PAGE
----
CLEVELAND — At a news conference Thursday afternoon, Cleveland Mayor Justin Bibb provided an update on snow removal plans for the City of Cleveland, saying they are adding more trucks and drivers, which will allow them to plow residential streets sooner.
Watch a replay of the news conference below:
Following Cleveland's first major winter storm of the season last week, Bibb acknowledged that the city could have handled snow removal better, later adding that it was a problem compounded by short staffing and a "broken system" left by former mayor Frank Jackson. Thursday, Bibb shared information that he learned from the most recent snowstorm response, provided an update on improvements to the current snow removal plan, and shared immediate next steps to “better serve the needs of our residents.”
He said when he came into office, he believed the snow removal plan was effective, but last week's snowstorm proved to him that it wasn't.
Updated plans included adding 20 snowplows and drivers to the city's force, allowing them to plow residential streets as they are plowing higher-priority main and secondary roads around the city.
" We have over 10,000 streets that all of our crews and plows service. We need greater flexibility to increase the fleet to improve our response time and also that will allow us to begin servicing our residential streets earlier, at the same time, we're actually plowing our main and secondary streets."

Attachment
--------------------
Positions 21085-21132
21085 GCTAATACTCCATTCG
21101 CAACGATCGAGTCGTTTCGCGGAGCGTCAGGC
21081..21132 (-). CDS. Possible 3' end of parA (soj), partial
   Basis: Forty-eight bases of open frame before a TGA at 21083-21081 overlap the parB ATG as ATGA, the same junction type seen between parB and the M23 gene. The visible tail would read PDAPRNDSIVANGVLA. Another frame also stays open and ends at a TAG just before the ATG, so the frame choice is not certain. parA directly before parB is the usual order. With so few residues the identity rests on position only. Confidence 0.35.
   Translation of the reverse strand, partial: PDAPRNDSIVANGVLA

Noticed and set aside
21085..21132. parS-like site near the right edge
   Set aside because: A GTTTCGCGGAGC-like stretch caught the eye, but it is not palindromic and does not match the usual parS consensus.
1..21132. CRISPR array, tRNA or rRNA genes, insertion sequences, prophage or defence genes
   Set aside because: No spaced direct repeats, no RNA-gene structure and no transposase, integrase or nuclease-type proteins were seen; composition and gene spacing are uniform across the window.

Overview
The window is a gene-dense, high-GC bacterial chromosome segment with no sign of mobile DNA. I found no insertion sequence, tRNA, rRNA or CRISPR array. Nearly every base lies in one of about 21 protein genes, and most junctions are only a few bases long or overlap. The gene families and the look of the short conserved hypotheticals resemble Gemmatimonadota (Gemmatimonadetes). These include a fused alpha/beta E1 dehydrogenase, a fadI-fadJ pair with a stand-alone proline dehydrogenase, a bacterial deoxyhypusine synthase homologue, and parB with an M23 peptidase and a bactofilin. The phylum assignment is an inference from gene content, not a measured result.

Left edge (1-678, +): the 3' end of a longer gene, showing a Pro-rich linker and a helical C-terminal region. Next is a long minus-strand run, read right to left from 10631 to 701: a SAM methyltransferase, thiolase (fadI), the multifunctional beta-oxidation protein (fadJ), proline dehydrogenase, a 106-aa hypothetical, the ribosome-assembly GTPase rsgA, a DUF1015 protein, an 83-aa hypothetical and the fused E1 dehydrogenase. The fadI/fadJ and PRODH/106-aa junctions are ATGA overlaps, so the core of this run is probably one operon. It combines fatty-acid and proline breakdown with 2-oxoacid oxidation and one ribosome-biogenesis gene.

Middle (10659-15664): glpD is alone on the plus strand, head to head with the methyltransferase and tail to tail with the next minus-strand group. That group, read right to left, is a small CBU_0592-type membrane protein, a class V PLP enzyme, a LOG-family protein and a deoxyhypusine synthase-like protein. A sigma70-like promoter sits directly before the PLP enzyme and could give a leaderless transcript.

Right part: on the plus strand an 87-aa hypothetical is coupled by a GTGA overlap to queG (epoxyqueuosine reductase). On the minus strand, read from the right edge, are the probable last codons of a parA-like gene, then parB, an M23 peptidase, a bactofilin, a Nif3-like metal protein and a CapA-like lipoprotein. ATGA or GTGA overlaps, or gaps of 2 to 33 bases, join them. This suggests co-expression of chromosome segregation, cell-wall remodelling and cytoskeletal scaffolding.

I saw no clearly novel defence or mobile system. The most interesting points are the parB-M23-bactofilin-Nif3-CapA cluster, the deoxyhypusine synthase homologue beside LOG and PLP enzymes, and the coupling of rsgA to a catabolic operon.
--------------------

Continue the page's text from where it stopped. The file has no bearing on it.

Bibb also unveiled an online plow tracker map that allows residents to see where the city's snowplows are in real-time. View it here.
"It's a good step in the right direction to give our residents transparent access to know when the snowplow is coming to their neighborhood," he said.
He said in every weather event moving forward, city officials will be in constant communication with groups like GCRTA, Downtown Cleveland Alliance, the hospitals, and more to make sure the streets that have to be made a priority, will be.
"We all thought it was critical to come together over the next several weeks to do this simulation, as a region, to find better ways to collaborate and partner so that our residents are safe, can get to work and get to school and get to a hospital," Bibb said.
Bibb said the changes he's proposed won't be in place by our next snowstorm but said a lot of it will be rolled out in phases.
RELATED: Mayor Bibb on Cleveland's snowstorm: 'I inherited a broken system that needs significant overhaul'
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